At Dimes, a healthy eating hotspot beloved by downtown fashion and creative types in New York City, there’s a hang-out-for-a-while vibe that keeps the Chinatown eatery packed from morning to night—with regulars even keeping the late afternoon “slow” hours buzzing.
One reason? Regulars know that owners Alissa Wagner and Sabrina De Sousa have thought of everything. Wagner, who trained as a fine artist and did stints in art and fashion before becoming a chef, is all about discernment: from the decor (minimalist-chic, with spare walls and pale wood booths and chairs) to the sourcing of the ingredients (“We don’t stand on any one dietary philosophy—just quality,” Wagner says).
“We wanted to create that home away from home where you really could eat three meals a day and your body would thank you for it—because we know how much people eat out. So we wanted a place where you’d feel better when you left, you’d feel energized,” she says.
What’s on the menu? Carefully sourced vegetables, fruits, and meat—and wellness world faves like kombucha on tap, house-made almond milk for coffee, and a “pH Tonic” with chlorella, apple cider vinegar, lemon, and honey. Plus: a healthy dose of fermented foods.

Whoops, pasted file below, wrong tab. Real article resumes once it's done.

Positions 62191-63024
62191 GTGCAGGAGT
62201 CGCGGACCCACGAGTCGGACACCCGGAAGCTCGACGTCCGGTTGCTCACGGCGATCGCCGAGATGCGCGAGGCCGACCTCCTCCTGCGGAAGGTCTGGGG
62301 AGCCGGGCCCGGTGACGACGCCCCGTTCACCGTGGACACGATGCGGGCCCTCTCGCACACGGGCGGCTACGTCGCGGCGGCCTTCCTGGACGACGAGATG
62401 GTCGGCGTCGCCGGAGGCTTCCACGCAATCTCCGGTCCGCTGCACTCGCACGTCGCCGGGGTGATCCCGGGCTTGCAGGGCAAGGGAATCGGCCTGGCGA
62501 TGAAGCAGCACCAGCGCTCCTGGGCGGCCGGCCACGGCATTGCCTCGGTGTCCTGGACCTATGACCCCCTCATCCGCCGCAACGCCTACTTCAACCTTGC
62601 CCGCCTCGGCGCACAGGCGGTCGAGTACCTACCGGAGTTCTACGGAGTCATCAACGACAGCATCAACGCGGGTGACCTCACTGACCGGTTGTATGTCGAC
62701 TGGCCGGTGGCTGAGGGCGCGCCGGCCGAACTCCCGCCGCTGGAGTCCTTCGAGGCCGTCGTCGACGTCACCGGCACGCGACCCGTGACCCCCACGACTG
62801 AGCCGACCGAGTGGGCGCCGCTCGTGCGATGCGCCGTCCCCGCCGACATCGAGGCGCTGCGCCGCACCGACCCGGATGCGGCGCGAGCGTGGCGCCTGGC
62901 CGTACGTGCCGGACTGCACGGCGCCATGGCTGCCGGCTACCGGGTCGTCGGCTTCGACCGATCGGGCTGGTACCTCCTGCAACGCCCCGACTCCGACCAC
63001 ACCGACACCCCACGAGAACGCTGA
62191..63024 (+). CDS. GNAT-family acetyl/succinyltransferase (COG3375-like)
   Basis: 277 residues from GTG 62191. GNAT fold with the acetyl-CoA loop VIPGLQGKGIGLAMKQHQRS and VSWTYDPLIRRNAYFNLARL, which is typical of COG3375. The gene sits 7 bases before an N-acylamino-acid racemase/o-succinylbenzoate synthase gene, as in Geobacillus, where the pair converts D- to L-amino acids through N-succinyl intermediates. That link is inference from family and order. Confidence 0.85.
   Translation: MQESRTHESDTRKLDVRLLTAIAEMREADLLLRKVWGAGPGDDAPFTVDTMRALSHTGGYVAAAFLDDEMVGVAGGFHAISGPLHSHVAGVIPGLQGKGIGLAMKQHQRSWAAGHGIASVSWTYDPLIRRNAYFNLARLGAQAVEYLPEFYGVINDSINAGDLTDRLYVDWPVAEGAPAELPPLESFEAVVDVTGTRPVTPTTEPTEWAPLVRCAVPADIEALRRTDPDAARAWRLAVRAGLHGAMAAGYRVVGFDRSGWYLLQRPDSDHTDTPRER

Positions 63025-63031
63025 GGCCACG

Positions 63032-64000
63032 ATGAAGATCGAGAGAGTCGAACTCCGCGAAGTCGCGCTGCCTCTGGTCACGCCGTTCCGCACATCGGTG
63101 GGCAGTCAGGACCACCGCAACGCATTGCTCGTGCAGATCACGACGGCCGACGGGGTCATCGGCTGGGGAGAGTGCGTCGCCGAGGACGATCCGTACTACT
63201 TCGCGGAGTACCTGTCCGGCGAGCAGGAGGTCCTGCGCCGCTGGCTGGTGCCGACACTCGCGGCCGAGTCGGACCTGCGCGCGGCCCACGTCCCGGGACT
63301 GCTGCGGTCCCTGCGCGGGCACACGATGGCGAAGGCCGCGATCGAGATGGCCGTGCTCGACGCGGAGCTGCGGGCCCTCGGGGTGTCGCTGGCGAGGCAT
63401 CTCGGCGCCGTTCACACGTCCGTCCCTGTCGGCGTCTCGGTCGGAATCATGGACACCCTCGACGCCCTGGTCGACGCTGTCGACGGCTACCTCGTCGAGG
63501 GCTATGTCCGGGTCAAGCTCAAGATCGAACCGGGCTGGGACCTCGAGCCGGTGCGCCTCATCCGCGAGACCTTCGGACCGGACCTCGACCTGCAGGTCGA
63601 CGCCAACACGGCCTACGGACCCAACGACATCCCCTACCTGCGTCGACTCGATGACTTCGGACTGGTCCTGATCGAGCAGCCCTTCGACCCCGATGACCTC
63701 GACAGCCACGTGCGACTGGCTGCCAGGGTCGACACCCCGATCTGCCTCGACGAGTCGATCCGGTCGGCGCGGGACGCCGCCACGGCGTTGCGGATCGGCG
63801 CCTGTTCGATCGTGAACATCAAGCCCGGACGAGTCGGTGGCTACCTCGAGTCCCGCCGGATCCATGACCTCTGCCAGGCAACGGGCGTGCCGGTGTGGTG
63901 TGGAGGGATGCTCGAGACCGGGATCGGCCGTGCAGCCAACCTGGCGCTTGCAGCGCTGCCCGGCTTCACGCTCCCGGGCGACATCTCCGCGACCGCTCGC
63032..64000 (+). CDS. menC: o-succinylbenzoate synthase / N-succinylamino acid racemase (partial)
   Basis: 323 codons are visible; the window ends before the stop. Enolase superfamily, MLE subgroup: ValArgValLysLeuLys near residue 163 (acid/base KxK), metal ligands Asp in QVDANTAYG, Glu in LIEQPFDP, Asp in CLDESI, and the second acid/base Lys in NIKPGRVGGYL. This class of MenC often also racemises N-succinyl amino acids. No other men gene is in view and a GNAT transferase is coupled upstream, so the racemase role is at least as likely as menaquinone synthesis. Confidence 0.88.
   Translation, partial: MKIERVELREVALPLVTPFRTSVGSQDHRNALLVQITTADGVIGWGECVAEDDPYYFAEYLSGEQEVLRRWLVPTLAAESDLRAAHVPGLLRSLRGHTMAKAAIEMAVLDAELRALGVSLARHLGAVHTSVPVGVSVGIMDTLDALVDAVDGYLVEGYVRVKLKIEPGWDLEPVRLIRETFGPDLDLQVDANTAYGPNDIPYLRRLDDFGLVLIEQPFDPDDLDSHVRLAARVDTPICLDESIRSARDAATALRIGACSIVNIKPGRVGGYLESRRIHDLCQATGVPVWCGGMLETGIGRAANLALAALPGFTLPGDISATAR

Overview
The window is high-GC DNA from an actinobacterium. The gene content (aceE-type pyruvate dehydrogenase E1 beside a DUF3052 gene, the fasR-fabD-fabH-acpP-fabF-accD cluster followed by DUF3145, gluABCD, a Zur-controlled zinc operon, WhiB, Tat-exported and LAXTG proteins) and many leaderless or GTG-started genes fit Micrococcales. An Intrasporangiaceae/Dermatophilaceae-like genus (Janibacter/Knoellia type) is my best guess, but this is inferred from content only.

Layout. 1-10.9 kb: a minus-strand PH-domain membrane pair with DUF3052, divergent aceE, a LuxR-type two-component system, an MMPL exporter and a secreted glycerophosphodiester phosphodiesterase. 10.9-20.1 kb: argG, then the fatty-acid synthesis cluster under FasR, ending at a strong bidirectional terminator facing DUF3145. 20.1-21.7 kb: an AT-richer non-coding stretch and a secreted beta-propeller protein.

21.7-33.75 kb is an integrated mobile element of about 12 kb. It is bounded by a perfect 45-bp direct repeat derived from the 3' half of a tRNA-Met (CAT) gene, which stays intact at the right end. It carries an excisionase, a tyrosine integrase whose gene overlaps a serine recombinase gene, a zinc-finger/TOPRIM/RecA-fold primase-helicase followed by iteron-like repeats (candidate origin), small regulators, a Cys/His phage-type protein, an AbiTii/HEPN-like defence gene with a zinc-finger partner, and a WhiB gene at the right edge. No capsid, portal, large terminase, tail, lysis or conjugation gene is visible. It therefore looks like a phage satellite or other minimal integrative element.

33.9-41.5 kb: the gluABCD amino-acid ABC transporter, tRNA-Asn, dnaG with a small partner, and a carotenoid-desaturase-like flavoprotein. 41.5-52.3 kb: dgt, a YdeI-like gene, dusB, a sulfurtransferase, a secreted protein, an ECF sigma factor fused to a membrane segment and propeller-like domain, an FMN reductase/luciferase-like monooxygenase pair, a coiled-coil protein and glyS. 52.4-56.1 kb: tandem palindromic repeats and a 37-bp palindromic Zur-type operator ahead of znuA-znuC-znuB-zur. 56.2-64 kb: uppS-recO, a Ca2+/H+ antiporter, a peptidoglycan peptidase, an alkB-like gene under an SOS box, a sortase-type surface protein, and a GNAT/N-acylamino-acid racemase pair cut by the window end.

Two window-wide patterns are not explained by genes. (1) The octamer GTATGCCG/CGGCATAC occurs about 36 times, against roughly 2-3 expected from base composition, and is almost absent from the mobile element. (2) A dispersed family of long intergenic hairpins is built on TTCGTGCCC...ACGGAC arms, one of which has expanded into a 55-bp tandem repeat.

“I love grass-fed yogurt because it’s so versatile—you can use it for breakfast or use it instead of sour cream, for a bit of tangy, cooling, refreshing flavor,” says Wagner, who uses yogurt throughout the day on Dimes’ menu (with inventive pairings like roasted cod with avocado yogurt, and shishito peppers with poblano yogurt).
We stopped by Dimes Deli, their tiny sister spot a few doors down Canal Street from Dimes, to chat with Wagner about her food philosophy and what fuels her through the long days of an in-demand entrepreneur (let’s just say she’s bringing back your mom’s favorite—a big cold glass of whole milk). Check out the video above for the whole story.
What’s the difference between regular yogurt and 100 percent grass-fed yogurt? For more information on organic, non-GMO, 100 percent grass-fed yogurt (made without the use of artificial hormones), visit stonyfield.com